The key to successful small-space living isn’t to move, but to trick the eye into the illusion that your cozy, comfortable home is bigger than it really is. To do this, you need to use techniques that help trick the eye into perceiving more space. The good news is that implementing these techniques isn’t hard and shouldn't break the bank. Here are 10 tips to help you make your small room look bigger.
Believe it or not, the best way to open up the look and feel of a room is to combine light colors with dark colors. That’s because light or dark colors add depth to a room, while mid- or medium shades can make a room appear smaller. Match a bright white couch with a feature wall painted deep blue and the contrast creates depth and the illusion of a larger space.
Fashionistas know that stiletto heels add height and stature — and the same applies to long curtains in a smaller room. By hanging long curtains that start just below the ceiling and sweep all the way down to the floor is the home decor equivalent of putting stiletto heels on a room.
When creating the illusion of more space in a small room, you need to concentrate on methods that can help trick the eye. While adding long, draping curtains is one option, another is to ditch the drapes altogether. Curtains stop the eye from taking in the view from outside and add more ‘stuff’ (and more visual interruption) to a room. By eliminating drapes, you simplify the space in your room. The same applies to rugs. Add a rug and you visually define a space, and in a smaller space that may mean reducing the open, airy feeling you want. Remove the rug and you stop the definition of the room and help create a more open, blended space.
If you clutter up walls and shelves with lots of small knick-knacks, this will make a room look smaller. Instead, consider using larger decor pieces and limiting the number to no more than five. Remember, a room needs to breathe and smaller rooms need more breathing room to give the illusion of more space.
If you plan to add wall art, select one large piece rather than a few smaller images. Again, remind yourself that it’s perfectly acceptable to leave some walls blank — to give the other art pieces space to breathe.
When furnishing a small space, it’s all about proportions. To create a sense of roominess, always leave a little air between the sides of your furniture and the walls. To achieve this, make sure you buy smaller-scale furniture and avoid the oversized and overstuffed armchairs.
Have you ever noticed how much bigger a bright room looks? To help a smaller room look larger consider adding stronger or more light sources. LED lights are great for getting loads of light into a room, but strategically placed table and floor lamps also work. A good trick if you are using floor lamps is to get a directional shade that can be positioned upwards to bounce the light off the white ceiling, which diffuses bright light and illuminates a larger area of the room.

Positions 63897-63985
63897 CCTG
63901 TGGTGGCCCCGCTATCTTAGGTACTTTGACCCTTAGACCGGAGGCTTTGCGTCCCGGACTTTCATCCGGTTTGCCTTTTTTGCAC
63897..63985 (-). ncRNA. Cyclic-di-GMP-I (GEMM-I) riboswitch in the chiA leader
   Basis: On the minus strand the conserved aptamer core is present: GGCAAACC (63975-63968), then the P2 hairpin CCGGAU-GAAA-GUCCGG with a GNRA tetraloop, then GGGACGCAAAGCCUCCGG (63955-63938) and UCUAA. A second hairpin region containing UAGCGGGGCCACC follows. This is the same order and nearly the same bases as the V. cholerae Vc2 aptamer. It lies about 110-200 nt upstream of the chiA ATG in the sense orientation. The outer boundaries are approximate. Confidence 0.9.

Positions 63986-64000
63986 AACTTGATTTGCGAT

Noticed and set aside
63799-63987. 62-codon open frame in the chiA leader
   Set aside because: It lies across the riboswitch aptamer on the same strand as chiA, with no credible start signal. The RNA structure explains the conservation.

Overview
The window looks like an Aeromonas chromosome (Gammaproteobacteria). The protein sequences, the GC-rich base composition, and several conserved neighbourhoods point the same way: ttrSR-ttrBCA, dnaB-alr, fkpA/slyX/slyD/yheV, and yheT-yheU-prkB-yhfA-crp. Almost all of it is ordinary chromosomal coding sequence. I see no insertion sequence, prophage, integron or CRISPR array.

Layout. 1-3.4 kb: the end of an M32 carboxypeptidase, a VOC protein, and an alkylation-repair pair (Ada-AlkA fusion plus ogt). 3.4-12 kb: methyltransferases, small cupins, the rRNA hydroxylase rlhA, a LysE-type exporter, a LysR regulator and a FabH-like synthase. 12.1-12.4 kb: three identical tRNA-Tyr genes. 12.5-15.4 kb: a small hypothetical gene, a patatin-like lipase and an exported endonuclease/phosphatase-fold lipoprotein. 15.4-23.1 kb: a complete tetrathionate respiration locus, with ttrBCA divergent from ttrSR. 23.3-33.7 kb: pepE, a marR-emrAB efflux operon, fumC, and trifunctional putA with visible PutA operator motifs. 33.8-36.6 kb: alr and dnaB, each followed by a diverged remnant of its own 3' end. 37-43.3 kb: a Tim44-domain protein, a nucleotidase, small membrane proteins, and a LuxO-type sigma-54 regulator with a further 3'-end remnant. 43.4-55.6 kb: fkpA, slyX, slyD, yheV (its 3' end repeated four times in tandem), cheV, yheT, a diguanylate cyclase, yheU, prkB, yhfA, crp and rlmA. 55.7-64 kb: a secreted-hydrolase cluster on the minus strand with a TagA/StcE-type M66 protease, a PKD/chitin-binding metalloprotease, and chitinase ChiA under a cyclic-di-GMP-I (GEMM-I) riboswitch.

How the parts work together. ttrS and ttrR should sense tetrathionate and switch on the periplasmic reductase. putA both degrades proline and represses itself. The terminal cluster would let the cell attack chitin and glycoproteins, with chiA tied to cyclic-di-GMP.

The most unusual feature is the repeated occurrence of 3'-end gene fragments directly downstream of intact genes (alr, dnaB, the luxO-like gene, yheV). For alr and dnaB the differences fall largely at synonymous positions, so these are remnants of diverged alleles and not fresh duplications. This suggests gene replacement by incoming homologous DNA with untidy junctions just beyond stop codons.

To create the illusion of space, you need to select furniture that appears more open and spacious. Two good strategies to accomplish this: choose low-profile pieces as well as streamlined furniture.
Couches or headboards that do not rise high above eye-level, as well as furniture that sits lower to the ground, help create a feeling of more openness. Two good styles that reflect this lower-profile are mid-century and 19th-century furniture.
On the other hand, streamlined furniture allows light and air to flow over, under and around it — some pieces even appear to float in space. A good style that encapsulates this is mid-century modern where pieces are both low and leggy. If this isn’t your style, look for pieces of furniture that show leg or offer space below to see rugs or flooring.
Any plan to open up the feeling of small spaces needs to include the use of mirrors. Adding mirrors helps create a greater sense of openness. Not only does a mirror reflect light, but if positioned right, they also have a good view (think garden or green space or outdoor light) and this also helps to trick the eye into perceiving that the room has more space.
To help make a small room appear larger, add or emphasize the vertical. Add a tall shelf or some vertical shiplap on the walls; even the right light fixture, such as a long, single, intricate bulb, can help emphasize the long, lean lines in a room.
Shop around and you’ll find dozens of tips about home decor and small space living, but the final and perhaps most important tip is to keep it clear and breezy. Small spaces are all about editing — cutting out the extra pieces, extra knick-knacks and extra patterns in a room. This includes artwork. The more cluttered a space is, the smaller it appears since there’s so much stuff to visually take in. Be strict with yourself and ask the hard questions: is that important to you? If not, ditch it.